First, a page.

Eugene Weekly : Books : 5.6.10


Saving Lives and Minds

As a girl, Kay Ryan thought she might grow up to be a carpenter, or a standup comedian. Instead, she became a poet and a community college teacher of basic English. But the deftly crafted poems that led to her current position as the 16th poet laureate have some elements of carpentry in them, and are adept at delivering comic zingers that linger in the mind.

A typical Kay Ryan poem snakes down the page in slender lines; its brevity showcases its intensity, not its breeziness. She describes a “Hailstorm” as “A maelstrom / of ferocious little / fists and punches, / so hard to believe / once it’s past.” The description is marvelously accurate, spiked with striking sounds that mimic those “fists and punches.”

Ryan admits to being troubled by the association of poetry with “doing good.” To her, poetry is “savage. It’s selfish. It’s opportunistic. It’s not a nice thing.” One of Ryan’s hallmark techniques is to torque a phrase that has grown so familiar we don’t notice its strangeness. When she turns her attention to “the elephant in the room,” or “the darkest hour,” she holds a mirror to life’s astounding and humorous complexity. “One does not stack,” she says in “The Difficulty of Drawing Oneself Up.” “It would be like / a mouse on the back / of a mouse / on a mouse’s back.”

Although she writes compact and exacting poems, Ryan prizes simplicity: “I want to write in such a way that anyone who is willing to try can get it.” Three decades of teaching convinced her of the importance of clarity, even though she admits that “to use a word is to take a step into a jungle of forking paths.” While we wander through the jungle, we might as well slow down and enjoy its lushness.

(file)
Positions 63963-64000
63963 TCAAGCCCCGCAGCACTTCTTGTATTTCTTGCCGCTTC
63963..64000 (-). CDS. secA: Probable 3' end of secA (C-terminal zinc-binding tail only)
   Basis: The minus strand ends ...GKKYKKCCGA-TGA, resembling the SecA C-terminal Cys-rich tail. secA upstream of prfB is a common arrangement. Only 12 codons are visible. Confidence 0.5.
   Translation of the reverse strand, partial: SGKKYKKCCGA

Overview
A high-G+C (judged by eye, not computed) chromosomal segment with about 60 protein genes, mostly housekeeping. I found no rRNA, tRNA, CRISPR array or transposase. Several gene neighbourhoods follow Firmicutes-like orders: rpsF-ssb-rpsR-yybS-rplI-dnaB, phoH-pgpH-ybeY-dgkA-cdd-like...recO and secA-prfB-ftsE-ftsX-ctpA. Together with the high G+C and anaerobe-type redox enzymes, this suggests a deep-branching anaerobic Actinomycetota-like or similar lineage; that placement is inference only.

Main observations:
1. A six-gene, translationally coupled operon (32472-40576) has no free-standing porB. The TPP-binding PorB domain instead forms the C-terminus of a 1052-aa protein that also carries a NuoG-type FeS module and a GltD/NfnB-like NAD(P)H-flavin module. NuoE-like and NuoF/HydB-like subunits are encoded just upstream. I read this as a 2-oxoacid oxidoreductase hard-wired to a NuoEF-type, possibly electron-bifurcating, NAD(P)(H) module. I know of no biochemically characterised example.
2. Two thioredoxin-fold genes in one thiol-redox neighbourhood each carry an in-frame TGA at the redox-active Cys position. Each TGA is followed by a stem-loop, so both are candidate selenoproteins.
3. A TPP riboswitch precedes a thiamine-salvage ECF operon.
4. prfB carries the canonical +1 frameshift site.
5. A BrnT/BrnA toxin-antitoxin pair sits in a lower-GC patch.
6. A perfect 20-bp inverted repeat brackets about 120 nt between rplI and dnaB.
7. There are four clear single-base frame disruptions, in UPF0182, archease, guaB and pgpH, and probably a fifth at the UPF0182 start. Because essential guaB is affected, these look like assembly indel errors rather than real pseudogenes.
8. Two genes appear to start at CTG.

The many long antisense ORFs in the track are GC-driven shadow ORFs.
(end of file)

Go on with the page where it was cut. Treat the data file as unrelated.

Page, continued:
Ryan’s visit to LCC is one of many such stops. As poet laureate, she’s created a national project to draw attention to community colleges, which are “saving lives and minds” across the country. The project is also a way of honoring the memory of Ryan’s spouse and teaching partner, Carol Adair, who died in 2009.

The Best of It: New and Selected Poems is Ryan’s eighth book; she didn’t publish her first until she was 37. The years of obscurity were frustrating, and her poem “Turtle” makes you feel it: “She lives / below luck-level, never imagining some lottery / will change her load of pottery to wings.” Although I imagine she sometimes longs to go back to the privacy that the “load of pottery” gave her, we are lucky that Kay Ryan has, at least for now, traded it for wings.

Kay Ryan reads at 7 pm Thursday, May 13, at the LCC Center for Meeting and Learning (Building 19). — Cecelia Hagen




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